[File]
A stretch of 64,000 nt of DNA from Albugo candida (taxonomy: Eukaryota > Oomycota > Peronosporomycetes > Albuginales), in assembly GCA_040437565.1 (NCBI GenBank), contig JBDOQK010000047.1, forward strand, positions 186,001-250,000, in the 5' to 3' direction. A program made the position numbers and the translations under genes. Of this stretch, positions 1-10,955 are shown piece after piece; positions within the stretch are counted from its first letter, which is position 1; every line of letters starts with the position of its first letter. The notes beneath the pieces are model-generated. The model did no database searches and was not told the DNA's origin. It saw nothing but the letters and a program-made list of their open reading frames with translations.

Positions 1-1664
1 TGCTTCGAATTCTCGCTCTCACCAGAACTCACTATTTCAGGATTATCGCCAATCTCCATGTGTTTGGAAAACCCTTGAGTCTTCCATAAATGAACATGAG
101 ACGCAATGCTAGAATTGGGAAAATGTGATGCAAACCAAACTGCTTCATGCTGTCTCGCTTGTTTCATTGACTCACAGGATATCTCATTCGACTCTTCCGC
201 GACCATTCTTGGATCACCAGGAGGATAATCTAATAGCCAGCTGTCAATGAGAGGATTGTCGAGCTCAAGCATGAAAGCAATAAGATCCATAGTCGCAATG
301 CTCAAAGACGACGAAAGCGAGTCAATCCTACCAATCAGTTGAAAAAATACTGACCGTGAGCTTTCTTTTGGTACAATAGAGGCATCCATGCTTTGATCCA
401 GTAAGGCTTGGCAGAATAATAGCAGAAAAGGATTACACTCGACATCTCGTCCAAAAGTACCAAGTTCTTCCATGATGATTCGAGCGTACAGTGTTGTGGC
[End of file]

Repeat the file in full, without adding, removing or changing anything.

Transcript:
A stretch of 64,000 nt of DNA from Albugo candida (taxonomy: Eukaryota > Oomycota > Peronosporomycetes > Albuginales), in assembly GCA_040437565.1 (NCBI GenBank), contig JBDOQK010000047.1, forward strand, positions 186,001-250,000, in the 5' to 3' direction. A program made the position numbers and the translations under genes. Of this stretch, positions 1-10,955 are shown piece after piece; positions within the stretch are counted from its first letter, which is position 1; every line of letters starts with the position of its first letter. The notes beneath the pieces are model-generated. The model did no database searches and was not told the DNA's origin. It saw nothing but the letters and a program-made list of their open reading frames with translations.

Positions 1-1664
1 TGCTTCGAATTCTCGCTCTCACCAGAACTCACTATTTCAGGATTATCGCCAATCTCCATGTGTTTGGAAAACCCTTGAGTCTTCCATAAATGAACATGAG
101 ACGCAATGCTAGAATTGGGAAAATGTGATGCAAACCAAACTGCTTCATGCTGTCTCGCTTGTTTCATTGACTCACAGGATATCTCATTCGACTCTTCCGC
201 GACCATTCTTGGATCACCAGGAGGATAATCTAATAGCCAGCTGTCAATGAGAGGATTGTCGAGCTCAAGCATGAAAGCAATAAGATCCATAGTCGCAATG
301 CTCAAAGACGACGAAAGCGAGTCAATCCTACCAATCAGTTGAAAAAATACTGACCGTGAGCTTTCTTTTGGTACAATAGAGGCATCCATGCTTTGATCCA
401 GTAAGGCTTGGCAGAATAATAGCAGAAAAGGATTACACTCGACATCTCGTCCAAAAGTACCAAGTTCTTCCATGATGATTCGAGCGTACAGTGTTGTGGC